Meet the Man who Networks the BioBlitz

Verizon Wireless partnered with the National Park Service and the National Geographic Society to produce the 2012 BioBlitz in Colorado’s Rocky Mountain National Park this weekend. For the largest wireless network provider in the U.S. it is an opportunity to connect thousands of people with nature in real time. For John Johnson, Verizon Wireless’ executive director in the Western United States for corporate communications, there is also a deep personal affinity with the wilderness and photography.

“I love photography, I love being outdoors, and I love nature. The technology of today that is built into the smart phones that most people carry with them let you combine all these things in a really powerful and compelling way,” Johnson told me on the beach of a small lake across the street from Estes Park fairgrounds, headquarters of the BioBlitz. “The camera phone knows where you are. It has GPS and you can use it to capture high-definition images, videos, send them in real time up the network to share with other people. I find that when I do that … it’s really engaging, people say ‘he’s there right now, I want to go there too’. So I love that connection of the gadgetry, the technology, with nature and the ability to tell stories through powerful images that you can capture by being out and getting around.”

To facilitate the BioBlitz, Verizon added a new 4G LTE cell site on the peak of Prospect Mountain overlooking Estes Park and the Eastern Gateway to the National Park, Johnson said.  “The super fast wireless service lets student scientists upload smartphone images of their species observations in real time to National Geo’s Fieldscope for analysis. It’s a great way to engage kids with nature and help them share their excitement using the gizmos and technology they love.” Check out some of the results of this work on Fieldscope.

Our interview over, Johnson pulled out a bag of gadgets to extend the capabilities of the smart phone, from tiny wide-angle lenses to a tripod and external microphones. “I am passionate about my photography,” he said as we returned to the BioBlitz, “but smart phones make it so easy to always be able to photograph or video any opportunity that comes up. So I no longer have a lot of use for a big bag full of expensive cameras and lenses. I like to be always connected and engaged with the world around me.”

Here are some of John Johnson’s photos taken and shared with his smart phone over the past couple of days:

The dawn calm on Lake Estes awaits thousands of students, teachers and scientists converging on this Eastern Gateway to Rocky Mountain National Park for a rapid-fire inventory of every plant and animal they can find in 24 hours. Photo courtesy of John Johnson.


The Estes Park Aerial Tramway built in 1955 offers incredible views on the ride up Prospect Mountain where a new Verizon Wireless cell site provides 4G LTE wireless broadband service to the area. Photo courtesy of John Johnson.


The BioBlitz base camp at the Estes Park Fairgrounds housed a Biodiversity Festival, work areas for scientists and photographers, and the departure point for the dozens of inventory teams making excursions deep into the Rockies. Photo courtesy of John Johnson.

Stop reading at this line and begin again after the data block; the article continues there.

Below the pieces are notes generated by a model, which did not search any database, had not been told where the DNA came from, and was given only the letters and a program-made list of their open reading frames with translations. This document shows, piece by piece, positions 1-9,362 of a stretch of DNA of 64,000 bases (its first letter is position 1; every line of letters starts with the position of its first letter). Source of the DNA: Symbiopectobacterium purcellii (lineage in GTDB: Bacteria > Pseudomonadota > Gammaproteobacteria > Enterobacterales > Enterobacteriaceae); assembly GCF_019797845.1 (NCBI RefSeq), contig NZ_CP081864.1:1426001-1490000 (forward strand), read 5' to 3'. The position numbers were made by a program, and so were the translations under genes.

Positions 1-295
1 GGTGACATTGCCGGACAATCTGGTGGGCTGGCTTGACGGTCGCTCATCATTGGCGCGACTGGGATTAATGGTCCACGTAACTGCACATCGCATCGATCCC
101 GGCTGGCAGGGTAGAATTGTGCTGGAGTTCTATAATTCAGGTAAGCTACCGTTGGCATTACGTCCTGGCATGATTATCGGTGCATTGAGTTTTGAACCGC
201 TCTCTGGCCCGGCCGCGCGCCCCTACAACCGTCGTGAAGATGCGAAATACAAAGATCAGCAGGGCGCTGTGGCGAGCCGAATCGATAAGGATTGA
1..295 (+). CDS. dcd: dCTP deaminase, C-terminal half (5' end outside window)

A young elk checks out the guy with the gizmo just moments before blocking traffic as he moves toward Estes Lake. The BioBlitz base camp is the collection of white buildings and tents in the distance on the right of the photo. Photo courtesy of John Johnson.

12418031_10153900711084116_8462971761216697621_nDavid Braun is director of outreach with the digital and social media team illuminating the National Geographic Society’s explorer, science, and education programs.

He edits National Geographic Voices, hosting a global discussion on issues resonating with the Society’s mission and major initiatives. Contributors include grantees and Society partners, as well as universities, foundations, interest groups, and individuals dedicated to a sustainable world. More than 50,000 readers have participated in 10,000 conversations.

Braun also directs the Society side of the Fulbright-National Geographic Digital Storytelling Fellowship

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Changing Planet


Meet the Author
More than forty years in U.S., UK, and South African media gives David Max Braun global perspective and experience across multiple storytelling platforms. His coverage of science, nature, politics, and technology has been published/broadcast by the BBC, CNN, NPR, AP, UPI, National Geographic, TechWeb, De Telegraaf, Travel World, and Argus South African Newspapers. He has published two books and won several journalism awards. In his 22-year career at National Geographic he was VP and editor in chief of National Geographic Digital Media, and the founding editor of the National Geographic Society blog, hosting a global discussion on issues resonating with the Society's mission and initiatives. He also directed the Society side of the Fulbright-National Geographic Digital Storytelling Fellowship, awarded to Americans seeking the opportunity to spend nine months abroad, engaging local communities and sharing stories from the field with a global audience. A regular expert on National Geographic Expeditions, David also lectures on storytelling for impact. He has 120,000 followers on social media: Facebook  Twitter  LinkedIn